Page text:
The snow has restarted in earnest around here. Leaving class last night, it appeared as the the wind and snow was conspiring to make a blizzard. Coming home, I could see the little whirling snow rivers created by our passage highlighted by the headlights of the car behind us. This is the kind of weather I can support. Of course, the fact that we regularly get weather like this makes me look askance at those southern folk. I guess when you don't get weather, it's hard to know what to do when you get it.
Little Guy and I were working on his letters and numbers yesterday, and I praised him to the heavens, just like any other parent. Then I read an interesting article (Don't Call My Kid Smart) that has me rethinking how I approach this. Jeff Weinstock writes that we shouldn't call our kids "smart". By labeling them as "smart" and attributing their success to natural talent, we set them up for failure and, even worse, we set them up not to try.
I can see some of this emerging now. I have called Little Guy smart ever since he started exhibiting advanced tendencies. He can count to 100, how smart he must be. He can read some of the simpler books, he is so smart. But getting him to practice, getting him to do the stuff he's NOT good at... Then he balks and doesn't want to try. Why? Because it's not easy for him and he already recognizes that he is "smart" and therefore things will come to him without having to work at it.
As we all know, though, life does not favor the easy route. If you want something, you have to work for it. This is true in all things: school, work, and even relationships. This puts me in an awkward place though. He is smart and I know it. He does have a high level of innate intelligence and things will come easier for him than they will for others. He is fortunate to have that ability. But, that doesn't mean there isn't a certain level of effort he must put forth to succeed.
But, how should I praise him now? Telling a 4 year old: "Great effort!" or "What a nice try!" just doesn't seem right. Those are the phrases that you give to kids who really do mean well, but just can't quite reach that bar. Those are lines that just seem coated with an undertone of pity that you feed to kids to ensure their self-esteem isn't too damaged by failure. And by avoiding the use of the word "smart", are we in danger of hurting our kids' self-esteem by not acknowledging their intelligence? No one warned me that being a parent was so dangerous. Are we all destined to ruin our children either by over-inflating their egos or destroying their self-esteem?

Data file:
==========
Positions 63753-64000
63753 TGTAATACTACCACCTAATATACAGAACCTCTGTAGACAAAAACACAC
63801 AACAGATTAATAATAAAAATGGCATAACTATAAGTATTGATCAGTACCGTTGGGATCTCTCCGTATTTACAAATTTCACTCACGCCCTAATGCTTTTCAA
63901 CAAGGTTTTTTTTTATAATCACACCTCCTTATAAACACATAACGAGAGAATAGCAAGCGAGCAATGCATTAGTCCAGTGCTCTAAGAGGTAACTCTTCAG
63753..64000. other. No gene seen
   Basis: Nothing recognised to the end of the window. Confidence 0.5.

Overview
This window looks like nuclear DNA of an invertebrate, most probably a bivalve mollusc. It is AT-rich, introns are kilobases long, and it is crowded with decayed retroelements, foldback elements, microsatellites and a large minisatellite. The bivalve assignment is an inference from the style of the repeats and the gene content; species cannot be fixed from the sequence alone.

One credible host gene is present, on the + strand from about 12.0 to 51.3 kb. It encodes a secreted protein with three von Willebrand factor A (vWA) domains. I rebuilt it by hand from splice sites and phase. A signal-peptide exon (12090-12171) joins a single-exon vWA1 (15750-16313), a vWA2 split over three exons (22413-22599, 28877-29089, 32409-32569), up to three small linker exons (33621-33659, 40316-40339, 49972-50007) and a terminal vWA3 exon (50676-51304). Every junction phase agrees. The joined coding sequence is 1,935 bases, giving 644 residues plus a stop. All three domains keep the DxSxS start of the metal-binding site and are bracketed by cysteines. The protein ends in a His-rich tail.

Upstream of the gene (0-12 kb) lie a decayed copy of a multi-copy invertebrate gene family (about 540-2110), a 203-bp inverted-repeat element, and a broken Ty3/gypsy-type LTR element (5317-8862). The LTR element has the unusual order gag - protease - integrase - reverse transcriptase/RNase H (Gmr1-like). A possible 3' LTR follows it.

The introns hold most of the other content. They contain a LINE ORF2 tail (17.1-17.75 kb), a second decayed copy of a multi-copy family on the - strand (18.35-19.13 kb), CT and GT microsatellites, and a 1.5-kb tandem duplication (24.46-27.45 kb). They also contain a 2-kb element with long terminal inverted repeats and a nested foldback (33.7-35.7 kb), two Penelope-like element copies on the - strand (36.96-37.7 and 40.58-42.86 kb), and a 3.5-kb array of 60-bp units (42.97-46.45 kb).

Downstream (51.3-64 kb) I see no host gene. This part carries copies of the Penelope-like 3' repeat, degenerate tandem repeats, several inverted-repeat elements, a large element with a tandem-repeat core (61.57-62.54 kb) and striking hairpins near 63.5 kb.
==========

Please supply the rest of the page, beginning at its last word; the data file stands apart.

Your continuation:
After discussing the article with Big Guy last night, he's of the opinion that I read too much and worry too much. He says that Little Guy will likely survive the fact that I call him smart and be the better for it. He's got a point and was in a position to know. Back when we first dated, he did audits for CPS and it truly upset him at what some of those poor children went through. And, to a certain extent, he's right. At the same time, I do need to find ways to praise and encourage Little Guy for the work he does.
In more amusing news, I finally found my keys while I was at school last night. They've been missing since before Christmas and I was really getting worried that I had done something horrible with them or maybe even left them someplace. I found them in my purse. Yeah, I know, I know.
Watching Jimmy Fallon last night, I realized that Little Guy's hair style is catching on. Michael Cera has the same exact hairstyle. I can now pass it off as intentional. I would like to point out that my son had that hairstyle long before Michael Cera did though. That's my boy, always on the cutting edge of fashion. And he's super smart to boot.
Dammit, he'll never recover from having me as a mother!